Things seemed to improve for Hunt in recent months after he returned to his hometown of Houston to be near family.

   He got a construction job, leased an apartment, bought a truck and began dating. He called friends to discuss the possibility of re-enlisting. In the days before he died, he hung out with friends, and he had plans the following weekend to do a Ride 2 Recovery bike ride. He even told Garza he couldn’t wait to see him at a Fourth of July reunion with other Marines.

   Then he was dead.

   “Clay was always a fighter,” Wordin said. “He was always a guy to stick things out and he basically quit life, and I was mad that he felt he had to do that at that particular time.”

   Hunt’s friends and family count him a casualty of war — just like his buddies who died in the battlefield.

Civilian Ways”

I hold the cold steel of my rifle
as I dream of foreign lands
And I promise myself
I will cherish every moment I can
But there’s ghosts that follow me around
Everywhere I am
When I say goodbye
I try to be strong
Now I’m going back to the U.S.
where I belong

I ain’t never alone
The war seems to follow me home
No longer an active soldier
When I walk down the street
I’m shaking hands
with everyone that I meet
And I watch everyone
wondering what they see

Civilian ways are now
what’s foreign to me
I came off a long tour
I left this place in two o three
May we never forget the sacrifices
My friends made for me

I live in Marysville
out on the county line
And my Brother and my Mother
both visit me all the time
And visions of you
are always running right through my mind
We always talk about
what we’re gonna do
when the war is won
We’re gonna fix up them old cars
and ride them into the sun
When I heard you’re no longer with us
Man I was done

Civilian ways are now
what’s foreign to me
I came off a long tour
I left this place in two o three

May we never forget the sacrifices
My friends made for me.

4 Comments leave one →
  1. blackwatertown permalink
    April 15, 2011 10:12 am

    Moving piece.
    From the looks of it he did everything right – trying to and succeeding in helping others. What a shame.
    I’m also a big fan of Eric Bogle’s songs and that’s a particularly appropriate one from which to take your post title.

  2. April 18, 2011 8:39 am

    It is a shame that this type of story plays out almost daily…….vets are the forgotten service people…..we support them with slogans and magnets and then let them waste away from neglect…that is an American shame….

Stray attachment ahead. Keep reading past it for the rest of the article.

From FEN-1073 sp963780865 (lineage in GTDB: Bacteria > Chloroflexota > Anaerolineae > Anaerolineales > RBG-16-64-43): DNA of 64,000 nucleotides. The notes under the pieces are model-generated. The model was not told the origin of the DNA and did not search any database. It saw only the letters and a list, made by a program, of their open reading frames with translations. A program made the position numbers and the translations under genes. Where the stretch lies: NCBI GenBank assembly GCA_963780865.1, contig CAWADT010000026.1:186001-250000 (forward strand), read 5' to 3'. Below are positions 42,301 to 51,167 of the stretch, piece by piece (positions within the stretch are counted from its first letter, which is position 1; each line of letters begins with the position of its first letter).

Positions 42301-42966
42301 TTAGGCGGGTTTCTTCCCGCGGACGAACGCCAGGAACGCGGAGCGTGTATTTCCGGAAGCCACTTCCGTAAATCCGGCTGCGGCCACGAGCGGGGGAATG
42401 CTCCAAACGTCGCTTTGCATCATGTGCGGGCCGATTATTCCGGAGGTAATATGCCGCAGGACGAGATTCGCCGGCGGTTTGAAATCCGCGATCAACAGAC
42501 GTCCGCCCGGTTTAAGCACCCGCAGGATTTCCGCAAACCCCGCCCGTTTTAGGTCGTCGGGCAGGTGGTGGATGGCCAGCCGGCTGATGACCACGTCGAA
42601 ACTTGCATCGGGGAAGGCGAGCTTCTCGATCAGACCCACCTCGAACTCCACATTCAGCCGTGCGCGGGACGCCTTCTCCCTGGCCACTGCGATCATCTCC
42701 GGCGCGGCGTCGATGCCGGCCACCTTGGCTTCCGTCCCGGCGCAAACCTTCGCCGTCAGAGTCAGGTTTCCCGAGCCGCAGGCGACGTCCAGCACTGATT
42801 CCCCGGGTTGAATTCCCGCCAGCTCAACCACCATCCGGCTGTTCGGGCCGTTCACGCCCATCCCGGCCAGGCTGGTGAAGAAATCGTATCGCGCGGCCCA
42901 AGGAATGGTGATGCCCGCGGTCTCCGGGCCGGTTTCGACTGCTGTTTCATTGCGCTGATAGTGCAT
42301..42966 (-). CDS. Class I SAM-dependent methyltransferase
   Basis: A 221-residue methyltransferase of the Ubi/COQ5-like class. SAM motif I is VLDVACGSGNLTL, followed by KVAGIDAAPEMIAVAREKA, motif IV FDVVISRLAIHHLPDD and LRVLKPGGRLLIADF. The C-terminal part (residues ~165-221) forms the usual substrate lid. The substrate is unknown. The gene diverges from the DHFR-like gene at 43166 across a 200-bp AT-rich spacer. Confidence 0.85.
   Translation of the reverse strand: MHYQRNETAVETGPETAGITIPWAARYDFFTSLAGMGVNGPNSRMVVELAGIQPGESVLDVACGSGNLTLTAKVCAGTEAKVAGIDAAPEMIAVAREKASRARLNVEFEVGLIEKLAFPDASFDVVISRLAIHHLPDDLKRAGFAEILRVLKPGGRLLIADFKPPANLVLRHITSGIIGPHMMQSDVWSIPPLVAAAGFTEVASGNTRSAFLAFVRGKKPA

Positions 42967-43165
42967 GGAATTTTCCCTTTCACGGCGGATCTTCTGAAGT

3. James permalink
    May 3, 2011 11:03 pm

    So many people go into the military and are surprised that a soldiers lot is not for everyone. The last place for an idealist is in the Armed Forces. A soldiers job is to do what he is told to do. There is no grand plan for them other than battle plans.

    This is where I see so many of my buddies getting stuck mentally. They join for a career, they join to protect their homeland, they join because Dad was in the military, some even think they can change the world. All good, but the career is more than likely about killing and death – and for what may seem like no good reason at all. You may be protecting your homeland but be 6000 miles from it. Your Dad’s military was a different one to his Dad’s and his Dad before him, change is constant. And a single soldier can make a difference but not change the world.

    Soldiering is about death, tactics, logistics, navigation, survival, comradeship, conflict, good times, bad time, joking around, talking BS and many other things, but it should never be forgotten that your primary role as a soldier is to follow orders and you betters are not going to give you the benefit of detailed explanations of how your part as a soldier fits into the grand scheme of things.

    So maybe the difference between those like my Grandfather, Father and myself who have survived and moved on relatively undamaged was that we all had a very clear understanding that sometimes life is just FUBAR and that is the way it is. Good people get killed, so do bad people. We all make mistakes, and life is a lottery; who knows when we will die and what purpose if any that death will serve? Certainly not me and you that for sure.

    So for what it is worth, if you are sitting there wondering why a good buddy died and not you, maybe it is because you need to do something he could not, maybe his time had come and just maybe it was blind luck that it wasn’t both of you.

    • Heywood Jablome permalink
      May 4, 2011 2:37 pm

      I think that’s a pretty cynical view of this post. Not in a general sense, but in response to this post. I’m not sure your view jives with the sheer number of cases of PTSD, deppression, suicide and other mental disorders that have arisen out of Iraq and Afghanastan. It is higher than we have ever seen before. Something about that environment is damaging some good men and women.

      I also don’t like the idea that the service is not for idealists. If not for those wanting to serve God and country, protect Americans and other pro-democracy peoples around the world, what we would be left with is a force of mercenaries. I don’t think “realist” and “idealist” have to be mutually exclusive.

      I’ve never served, but the blogger has, which you can read in the “About” page.